April 29 (Bloomberg) -- President Francois Hollande plans to trim the size of the French army while keeping annual defense spending roughly unchanged over a decade as his government seeks savings while retaining military capacity.
The army will be reduced in size to about 66,000 deployable soldiers by 2019, down from about 80,000, according to proposals published by the government today. Spending will be held at about 30 billion euros ($39 billion) annually.
The plan amounts to Hollande’s attempt to balance France’s promises to eliminate its budget deficit with its ability to project power through military interventions such as that in Mali earlier this year or in Libya in 2011.
“What is at stake? It’s maintaining the standing of our military while mastering our public finances,” Hollande said after receiving the so-called white paper on defense in Paris. “I’ve made the decisions with one thing in mind: the national interest.”
The white paper will form the basis of a law and Hollande said he had to reconcile three imperatives.
The military needs “sufficient visibility for the coming decade,” industry requires predictable orders and the government must balance its accounts, Hollande said.
Under the plan, France aims to retain the ability to intervene in two or three separate theaters of war at once with the help of allies.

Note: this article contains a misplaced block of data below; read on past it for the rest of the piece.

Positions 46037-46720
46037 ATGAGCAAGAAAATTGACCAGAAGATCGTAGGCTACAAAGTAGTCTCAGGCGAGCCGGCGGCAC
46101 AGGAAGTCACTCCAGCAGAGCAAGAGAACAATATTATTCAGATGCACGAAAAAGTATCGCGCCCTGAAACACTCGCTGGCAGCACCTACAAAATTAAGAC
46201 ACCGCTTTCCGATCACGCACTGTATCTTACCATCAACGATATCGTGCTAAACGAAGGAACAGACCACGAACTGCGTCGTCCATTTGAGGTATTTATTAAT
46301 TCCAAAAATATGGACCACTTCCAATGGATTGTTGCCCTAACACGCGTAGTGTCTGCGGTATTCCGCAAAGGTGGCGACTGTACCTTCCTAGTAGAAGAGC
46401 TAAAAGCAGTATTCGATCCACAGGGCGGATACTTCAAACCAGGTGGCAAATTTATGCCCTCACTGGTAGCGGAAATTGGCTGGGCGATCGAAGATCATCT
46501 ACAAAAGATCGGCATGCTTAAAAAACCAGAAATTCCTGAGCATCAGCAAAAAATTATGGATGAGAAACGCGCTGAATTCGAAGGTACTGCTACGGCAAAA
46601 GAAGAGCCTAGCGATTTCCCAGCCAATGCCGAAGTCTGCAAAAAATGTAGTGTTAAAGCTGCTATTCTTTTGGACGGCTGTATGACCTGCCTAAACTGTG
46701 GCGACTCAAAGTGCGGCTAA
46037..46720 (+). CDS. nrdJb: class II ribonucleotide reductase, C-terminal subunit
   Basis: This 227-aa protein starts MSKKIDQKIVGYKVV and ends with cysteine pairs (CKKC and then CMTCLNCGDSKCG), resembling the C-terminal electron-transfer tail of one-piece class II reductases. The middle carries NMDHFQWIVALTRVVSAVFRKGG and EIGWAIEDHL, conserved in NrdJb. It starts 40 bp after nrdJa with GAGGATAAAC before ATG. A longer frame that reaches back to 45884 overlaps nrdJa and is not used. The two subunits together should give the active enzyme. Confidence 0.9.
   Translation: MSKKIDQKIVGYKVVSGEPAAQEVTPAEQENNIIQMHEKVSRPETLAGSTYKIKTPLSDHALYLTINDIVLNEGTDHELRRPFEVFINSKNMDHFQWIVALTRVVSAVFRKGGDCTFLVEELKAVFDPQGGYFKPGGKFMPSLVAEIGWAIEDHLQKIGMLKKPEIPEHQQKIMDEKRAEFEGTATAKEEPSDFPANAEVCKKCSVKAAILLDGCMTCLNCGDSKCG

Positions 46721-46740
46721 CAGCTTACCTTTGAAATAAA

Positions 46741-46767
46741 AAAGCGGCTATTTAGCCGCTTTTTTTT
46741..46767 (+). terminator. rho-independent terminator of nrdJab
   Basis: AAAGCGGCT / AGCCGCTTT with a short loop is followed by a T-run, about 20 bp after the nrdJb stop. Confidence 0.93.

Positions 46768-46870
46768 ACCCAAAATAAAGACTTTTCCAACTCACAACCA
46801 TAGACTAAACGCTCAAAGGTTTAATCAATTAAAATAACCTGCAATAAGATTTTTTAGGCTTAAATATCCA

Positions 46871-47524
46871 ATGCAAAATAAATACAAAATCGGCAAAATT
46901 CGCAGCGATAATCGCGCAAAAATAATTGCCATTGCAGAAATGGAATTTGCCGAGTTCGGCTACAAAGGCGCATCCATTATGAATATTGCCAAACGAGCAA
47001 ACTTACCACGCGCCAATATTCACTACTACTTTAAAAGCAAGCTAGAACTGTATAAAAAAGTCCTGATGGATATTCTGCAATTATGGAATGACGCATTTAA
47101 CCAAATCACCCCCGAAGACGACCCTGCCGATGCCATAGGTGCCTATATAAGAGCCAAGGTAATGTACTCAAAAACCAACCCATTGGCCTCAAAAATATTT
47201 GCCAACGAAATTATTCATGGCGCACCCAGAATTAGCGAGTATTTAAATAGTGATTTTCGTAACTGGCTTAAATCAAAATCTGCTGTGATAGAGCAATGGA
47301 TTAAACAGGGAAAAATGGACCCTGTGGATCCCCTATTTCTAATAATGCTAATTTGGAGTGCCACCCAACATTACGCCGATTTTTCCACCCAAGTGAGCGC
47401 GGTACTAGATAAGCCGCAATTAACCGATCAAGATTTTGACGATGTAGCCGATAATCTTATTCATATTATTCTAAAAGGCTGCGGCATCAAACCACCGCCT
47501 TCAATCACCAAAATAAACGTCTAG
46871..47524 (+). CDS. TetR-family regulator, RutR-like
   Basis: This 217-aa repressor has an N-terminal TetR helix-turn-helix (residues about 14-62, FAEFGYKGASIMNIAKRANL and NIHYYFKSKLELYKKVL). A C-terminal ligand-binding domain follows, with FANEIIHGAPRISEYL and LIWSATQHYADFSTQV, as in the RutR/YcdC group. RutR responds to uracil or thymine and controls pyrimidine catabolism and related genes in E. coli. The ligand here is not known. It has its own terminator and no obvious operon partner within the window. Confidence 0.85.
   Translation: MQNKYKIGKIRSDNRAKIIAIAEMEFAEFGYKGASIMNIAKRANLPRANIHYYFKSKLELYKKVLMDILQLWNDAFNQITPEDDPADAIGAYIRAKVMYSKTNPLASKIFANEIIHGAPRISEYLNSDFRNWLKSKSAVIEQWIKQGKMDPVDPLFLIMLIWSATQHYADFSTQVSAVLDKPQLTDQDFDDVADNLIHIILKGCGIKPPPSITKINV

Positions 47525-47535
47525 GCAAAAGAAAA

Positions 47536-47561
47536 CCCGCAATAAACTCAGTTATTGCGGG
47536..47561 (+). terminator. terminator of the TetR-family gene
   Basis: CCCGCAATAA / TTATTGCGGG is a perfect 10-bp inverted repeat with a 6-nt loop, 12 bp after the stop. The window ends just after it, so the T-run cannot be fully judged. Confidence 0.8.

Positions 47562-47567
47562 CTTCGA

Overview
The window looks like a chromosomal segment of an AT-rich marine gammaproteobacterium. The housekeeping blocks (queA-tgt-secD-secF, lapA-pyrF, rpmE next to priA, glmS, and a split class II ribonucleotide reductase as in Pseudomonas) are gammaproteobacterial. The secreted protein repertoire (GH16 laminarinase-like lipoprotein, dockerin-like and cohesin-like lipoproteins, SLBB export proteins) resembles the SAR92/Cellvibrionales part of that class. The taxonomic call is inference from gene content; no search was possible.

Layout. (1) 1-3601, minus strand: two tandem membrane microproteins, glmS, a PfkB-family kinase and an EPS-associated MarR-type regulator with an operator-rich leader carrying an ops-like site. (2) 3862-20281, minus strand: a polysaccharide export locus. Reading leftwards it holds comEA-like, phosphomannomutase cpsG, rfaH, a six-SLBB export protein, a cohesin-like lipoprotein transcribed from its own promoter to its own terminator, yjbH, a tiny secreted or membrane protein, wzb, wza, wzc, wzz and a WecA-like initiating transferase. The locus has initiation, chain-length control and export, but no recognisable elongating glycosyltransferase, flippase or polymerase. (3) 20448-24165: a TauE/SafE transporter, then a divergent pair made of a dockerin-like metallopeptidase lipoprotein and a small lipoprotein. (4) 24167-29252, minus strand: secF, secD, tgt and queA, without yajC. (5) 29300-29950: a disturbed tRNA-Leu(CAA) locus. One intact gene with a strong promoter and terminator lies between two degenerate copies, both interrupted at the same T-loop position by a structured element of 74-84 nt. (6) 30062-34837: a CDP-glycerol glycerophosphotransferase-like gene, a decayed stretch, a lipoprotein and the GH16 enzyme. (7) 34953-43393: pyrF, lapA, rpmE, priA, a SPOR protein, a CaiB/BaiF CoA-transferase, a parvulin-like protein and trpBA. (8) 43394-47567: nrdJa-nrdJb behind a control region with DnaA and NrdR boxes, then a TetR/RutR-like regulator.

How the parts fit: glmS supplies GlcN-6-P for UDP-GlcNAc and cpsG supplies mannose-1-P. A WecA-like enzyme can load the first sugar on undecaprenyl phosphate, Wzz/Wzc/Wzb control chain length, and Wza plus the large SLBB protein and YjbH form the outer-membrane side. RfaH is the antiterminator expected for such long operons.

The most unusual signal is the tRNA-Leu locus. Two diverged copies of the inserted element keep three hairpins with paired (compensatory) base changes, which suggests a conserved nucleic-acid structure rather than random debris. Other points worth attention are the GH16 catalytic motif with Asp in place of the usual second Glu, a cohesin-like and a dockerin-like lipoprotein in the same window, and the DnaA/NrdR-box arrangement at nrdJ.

Hollande intends to boost the nation’s intelligence capability with more surveillance satellites and the building of a fleet of long-range drones.
The country will retain four submarines as part of its nuclear deterrent, as well as six attack submarines and one aircraft carrier. It will have 225 combat aircraft, including Dassault Aviation SA Rafale fighters now in production and upgrades to older Mirage 2000s, compared with about 300 jets set out in the previous strategic plan in 2008, French government documents show.
The transport aircraft fleet will comprise 50-odd transport planes, about 20 fewer than planned five years ago, with future re-fueling planes trimmed to 12 from 14. European Aeronautic, Defence & Space Co.’s Airbus Military unit is the main provider of French military transport planes and has had talks with the government over the purchase of Airbus SAS A330s converted into air-to-air tankers.
Hollande also said he wants France’s 4,000 defense contractors to have sufficient visibility to plan investment and research and development. Included in the future programs is the Aster 30 B1NT missile defense effort, as well as a replacement for the Milan anti-tank missile, and a new anti-ship weapon to be bought in conjunction with the U.K. under a plan formulated in 2010 to cooperate more closely.
To contact the reporter on this story: Mark Deen in Paris at firstname.lastname@example.org
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